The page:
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9 Fights Every Couple Has When Trying To Start A Family

If you and your partner have made the decision to start a family, you might be nervous about what's in store. First off, don't listen to the naysayers, haters, or passive aggressive comments from your frenemy. What you and your significant other have chosen to do about expanding your family is no one's business but your own. With that said, you still might want to be aware that conflict can still occur — even if it's just between you and your partner. But don't worry because there are fights every couple has when trying to start a family, proving you're definitely not alone.

When you think about it, it would be weird if you and your partner didn't have at least one disagreement when discussing reproduction. After all, having a baby is kind of a big deal. There are countless ways that being a parent is totally awesome, but that doesn't mean you're not allowed to get a little worried from time to time. So before you swear off sex and consider joining a monastery, remember that it's totally normal to get in arguments when it comes to starting a family. Don't believe me? Then check out these fights every couple has when they're trying to bring a baby into the world, and see if any of them sound familiar.


Changing Habits

If you or your partner smoke, drink, or partake of any kind of habit that a doctor might deem unhealthy, then it's likely to come up at some point during the baby-making process. Dr. Jennifer Wider, medical advisor to the Society for Women's Health Research, told Parents that, "psychologically speaking, if you feel that pregnancy made you 'give up' all these things you loved, you can pile on some resentment right out of the gate." That's why it's a good idea to try to get on the same page about lifestyle issues.


Worrying About Time

If you're anything like me, you might have thought you'd get pregnant the minute you threw protection out the window. So if a few months pass and there's not a positive result on the stick, it can be frustrating. As the experts at Baby Center noted, "even if you’re in your twenties and in perfect health, you have a 25 percent chance of conceiving each month." So don't beat yourself up if it doesn't happen right away.


Deciding On The Details

Dr. Jean Twenge, a professor of psychology at San Diego State University, told Fit Pregnancy that there are two schools of thought when it comes to getting pregnant. "One is, 'let's see what happens,' and the other is about timing sex," she said. So if your partner is all about charting ovulation and you're more casual about it, this could definitely be a topic of discussion for you.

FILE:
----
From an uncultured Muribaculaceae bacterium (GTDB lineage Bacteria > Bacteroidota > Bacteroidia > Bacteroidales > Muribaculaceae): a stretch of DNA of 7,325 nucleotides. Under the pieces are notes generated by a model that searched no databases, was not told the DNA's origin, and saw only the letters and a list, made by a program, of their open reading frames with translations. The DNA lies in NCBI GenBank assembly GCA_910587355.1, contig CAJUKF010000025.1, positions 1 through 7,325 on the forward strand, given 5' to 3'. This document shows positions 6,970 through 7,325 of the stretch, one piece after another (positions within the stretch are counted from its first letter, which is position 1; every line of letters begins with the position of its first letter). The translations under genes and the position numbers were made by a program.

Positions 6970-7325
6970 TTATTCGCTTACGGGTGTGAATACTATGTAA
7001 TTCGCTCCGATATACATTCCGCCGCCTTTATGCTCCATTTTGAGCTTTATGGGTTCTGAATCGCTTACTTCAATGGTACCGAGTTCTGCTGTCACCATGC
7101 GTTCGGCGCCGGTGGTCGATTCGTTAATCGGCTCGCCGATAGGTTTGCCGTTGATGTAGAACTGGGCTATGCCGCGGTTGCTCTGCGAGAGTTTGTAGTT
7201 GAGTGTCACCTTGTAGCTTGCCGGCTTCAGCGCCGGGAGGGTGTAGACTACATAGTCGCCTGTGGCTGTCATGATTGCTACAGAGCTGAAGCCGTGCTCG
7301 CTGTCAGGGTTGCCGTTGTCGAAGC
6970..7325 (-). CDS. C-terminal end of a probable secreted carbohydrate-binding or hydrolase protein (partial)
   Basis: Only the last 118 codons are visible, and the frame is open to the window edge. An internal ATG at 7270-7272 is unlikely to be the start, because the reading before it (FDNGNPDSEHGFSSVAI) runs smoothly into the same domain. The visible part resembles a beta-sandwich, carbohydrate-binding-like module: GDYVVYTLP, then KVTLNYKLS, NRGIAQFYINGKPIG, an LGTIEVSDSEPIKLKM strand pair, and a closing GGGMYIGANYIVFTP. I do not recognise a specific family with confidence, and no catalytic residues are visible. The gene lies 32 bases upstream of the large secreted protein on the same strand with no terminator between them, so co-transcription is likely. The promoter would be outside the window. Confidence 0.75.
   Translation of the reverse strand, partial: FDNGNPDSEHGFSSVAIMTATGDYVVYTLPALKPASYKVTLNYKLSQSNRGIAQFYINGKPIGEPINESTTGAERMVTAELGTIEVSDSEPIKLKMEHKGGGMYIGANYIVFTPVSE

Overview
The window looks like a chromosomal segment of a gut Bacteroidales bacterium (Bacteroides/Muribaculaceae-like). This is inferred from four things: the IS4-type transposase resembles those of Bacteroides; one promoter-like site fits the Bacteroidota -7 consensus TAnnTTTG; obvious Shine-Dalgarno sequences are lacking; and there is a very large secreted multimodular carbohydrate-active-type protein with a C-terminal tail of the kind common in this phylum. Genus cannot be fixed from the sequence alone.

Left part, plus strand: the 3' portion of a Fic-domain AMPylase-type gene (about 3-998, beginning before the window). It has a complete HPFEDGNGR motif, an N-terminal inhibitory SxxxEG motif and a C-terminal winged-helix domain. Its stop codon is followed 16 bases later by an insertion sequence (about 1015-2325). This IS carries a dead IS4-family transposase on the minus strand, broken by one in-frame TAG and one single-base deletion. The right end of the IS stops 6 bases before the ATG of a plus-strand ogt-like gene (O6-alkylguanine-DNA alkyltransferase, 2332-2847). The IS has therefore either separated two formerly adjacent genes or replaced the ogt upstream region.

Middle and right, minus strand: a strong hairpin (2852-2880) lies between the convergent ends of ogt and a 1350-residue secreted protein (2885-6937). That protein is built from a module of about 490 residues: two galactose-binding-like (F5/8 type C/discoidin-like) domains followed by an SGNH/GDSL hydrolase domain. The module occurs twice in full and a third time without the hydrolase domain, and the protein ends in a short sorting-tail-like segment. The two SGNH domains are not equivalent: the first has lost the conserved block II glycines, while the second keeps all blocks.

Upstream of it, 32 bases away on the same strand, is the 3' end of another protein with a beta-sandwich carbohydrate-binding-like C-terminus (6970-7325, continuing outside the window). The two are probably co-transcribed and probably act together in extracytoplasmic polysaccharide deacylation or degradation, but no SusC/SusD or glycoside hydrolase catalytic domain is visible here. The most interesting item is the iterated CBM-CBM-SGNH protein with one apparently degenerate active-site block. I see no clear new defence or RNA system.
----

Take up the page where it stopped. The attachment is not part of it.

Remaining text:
Worrying About Desertion

Blame it on hormones, but it seems that the whole process of trying to start a family can stir up some very real emotions. "Many women experience an overwhelming fear of abandonment during this time," Cathy O'Neil, author of Babyproofing Your Marriage, told Parents. Though it may be entirely unfounded, it's completely normal to suddenly wonder if the stress of trying to conceive could drive you and your partner apart.


Picking A Name

This one might seem trivial, but for plenty of parents-to-be, baby names can be a deal-breaker, as The Bump noted. You don't really realize how much a moniker can mean to someone until it's shot down without hesitation. I busted out laughing when my husband suggested "Garth," only to find that he felt really deeply about that choice. So try and be as kind as possible when going through the naming process.


Lack Of Quality Time

If you're not going through IVF or a surrogate, then you may be spending a lot of time together under the sheets (or wherever, no judgment). But that can turn into a chore for some. When sex becomes more about achieving a goal and less about nurturing intimacy, it can be the reason for tension in a relationship. According to a poll in The Wall Street Journal, couples who spend at least 20 minutes a day talking about non-baby things were more likely to feel happier in their relationship.


Post-Baby Issues

Don't be surprised if you're not even pregnant yet and you're already having a huge blowout over whether or not your child will be attending a public or private school. As Debra Cucci, a marriage and family therapist, told Fit Pregnancy, having a talk about future expectations, although necessary, can bring up very strong opinions for both sides. As always, a little compromise is never a bad thing.



OK, you probably knew this one was coming, but it still deserves a mention. In an interview with Parents, author of The Everything Get Ready for Baby Book, Katina Z. Jones said that money is always a reason for couples to fight. One could argue that trying to start a family might be one of the more stressful financial times in a couple's life since preparing for a baby can feel downright overwhelming.


The Hypotheticals

This fight is inevitable and also unsolvable since hypothetical scenarios can't be proven either way. According to the experts at Baby Center, fighting over the negative possibilities is a top source of stress for couples trying to conceive. Though it probably won't put either of you at ease, it may be helpful to remember that no one can control the future.